The International Federation of Journalists today called for peace in the bitter dispute at Radio-Canada where journalists and media staff have been locked out since March 22nd.
"The time for talking and for a renewal of public service values in broadcasting is now," said Aidan White, General Secretary of the IFJ. "The inequalities at the heart of this dispute need to be resolved as a matter of urgency."
The IFJ says that the complaints of the workforce, represented by the IFJ affiliate the Federation nationale des Communications, have an echo across the globe in many other broadcasting houses. "Many broadcasting people are shocked at the situation in Radio-Canada. Canada should be a world leader in setting model standards for decent working conditions and sound industrial relations," says the IFJ.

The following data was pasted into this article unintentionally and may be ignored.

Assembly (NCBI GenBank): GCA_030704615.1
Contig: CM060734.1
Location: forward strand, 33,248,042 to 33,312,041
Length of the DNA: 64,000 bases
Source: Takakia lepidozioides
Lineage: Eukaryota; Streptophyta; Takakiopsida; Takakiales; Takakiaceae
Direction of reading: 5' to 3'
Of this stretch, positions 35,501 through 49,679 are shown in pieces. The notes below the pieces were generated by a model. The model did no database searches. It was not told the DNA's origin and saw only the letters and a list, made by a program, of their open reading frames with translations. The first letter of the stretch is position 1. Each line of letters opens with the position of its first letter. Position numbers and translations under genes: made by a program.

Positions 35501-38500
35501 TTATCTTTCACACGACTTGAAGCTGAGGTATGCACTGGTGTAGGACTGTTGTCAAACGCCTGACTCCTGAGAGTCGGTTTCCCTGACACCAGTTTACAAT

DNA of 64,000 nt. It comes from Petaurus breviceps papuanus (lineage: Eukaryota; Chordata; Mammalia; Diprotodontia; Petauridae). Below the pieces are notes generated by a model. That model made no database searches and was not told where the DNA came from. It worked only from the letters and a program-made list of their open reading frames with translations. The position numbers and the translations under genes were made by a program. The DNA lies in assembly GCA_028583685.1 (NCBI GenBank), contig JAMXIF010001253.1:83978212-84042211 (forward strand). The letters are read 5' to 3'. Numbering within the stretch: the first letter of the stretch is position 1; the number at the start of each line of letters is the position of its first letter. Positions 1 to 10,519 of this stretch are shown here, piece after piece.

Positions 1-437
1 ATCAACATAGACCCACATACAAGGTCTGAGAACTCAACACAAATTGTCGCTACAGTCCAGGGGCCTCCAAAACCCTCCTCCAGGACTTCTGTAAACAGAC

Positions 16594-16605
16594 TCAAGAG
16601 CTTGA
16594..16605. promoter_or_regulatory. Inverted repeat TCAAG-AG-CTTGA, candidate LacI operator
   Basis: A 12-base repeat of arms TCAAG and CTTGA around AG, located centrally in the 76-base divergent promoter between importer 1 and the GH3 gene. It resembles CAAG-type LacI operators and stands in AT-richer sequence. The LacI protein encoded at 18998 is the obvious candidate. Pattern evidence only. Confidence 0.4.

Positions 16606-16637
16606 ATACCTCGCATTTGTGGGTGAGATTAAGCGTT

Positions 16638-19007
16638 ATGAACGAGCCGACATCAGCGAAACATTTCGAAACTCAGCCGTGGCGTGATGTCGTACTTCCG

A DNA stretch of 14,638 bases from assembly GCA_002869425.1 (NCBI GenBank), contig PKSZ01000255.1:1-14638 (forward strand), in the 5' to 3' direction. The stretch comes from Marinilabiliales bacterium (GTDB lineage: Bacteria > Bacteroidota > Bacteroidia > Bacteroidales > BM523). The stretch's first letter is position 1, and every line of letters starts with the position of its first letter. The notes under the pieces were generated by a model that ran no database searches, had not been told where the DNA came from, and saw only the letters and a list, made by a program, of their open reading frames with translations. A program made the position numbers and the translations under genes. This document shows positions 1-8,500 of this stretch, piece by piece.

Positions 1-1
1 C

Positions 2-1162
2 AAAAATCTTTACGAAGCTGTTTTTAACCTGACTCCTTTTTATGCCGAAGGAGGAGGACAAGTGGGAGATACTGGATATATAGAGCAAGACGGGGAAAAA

The IFJ says that the key demands of the workforce should be met. They are:
1. To end the appalling inequality - almost 18 per cent - between what men and women are paid;
2. To provide justice for the half of the almost 1,300-strong workforce who are in precarious jobs without security of employment; and
3. To obtain a pay settlement of at least 5.5 per cent that will make up some of the ground lost in recent years.
"The workforce is seeking justice, pure and simple," said Aidan White, "Management should seize the opportunity to negotiate a settlement that reinforces confidence in Canadian broadcasting values and re-establishes sound industrial relations at the network."
The IFJ is calling for both sides to reach a settlement that re-affirms the principle of collective negotiations. "Free bargaining and good co-operation between unions and management are essential to the future of professional, pluralist and viable broadcasting. Radio-Canada should seize the opportunity to bring this lock-out to an end and allow the staff to work," says the IFJ.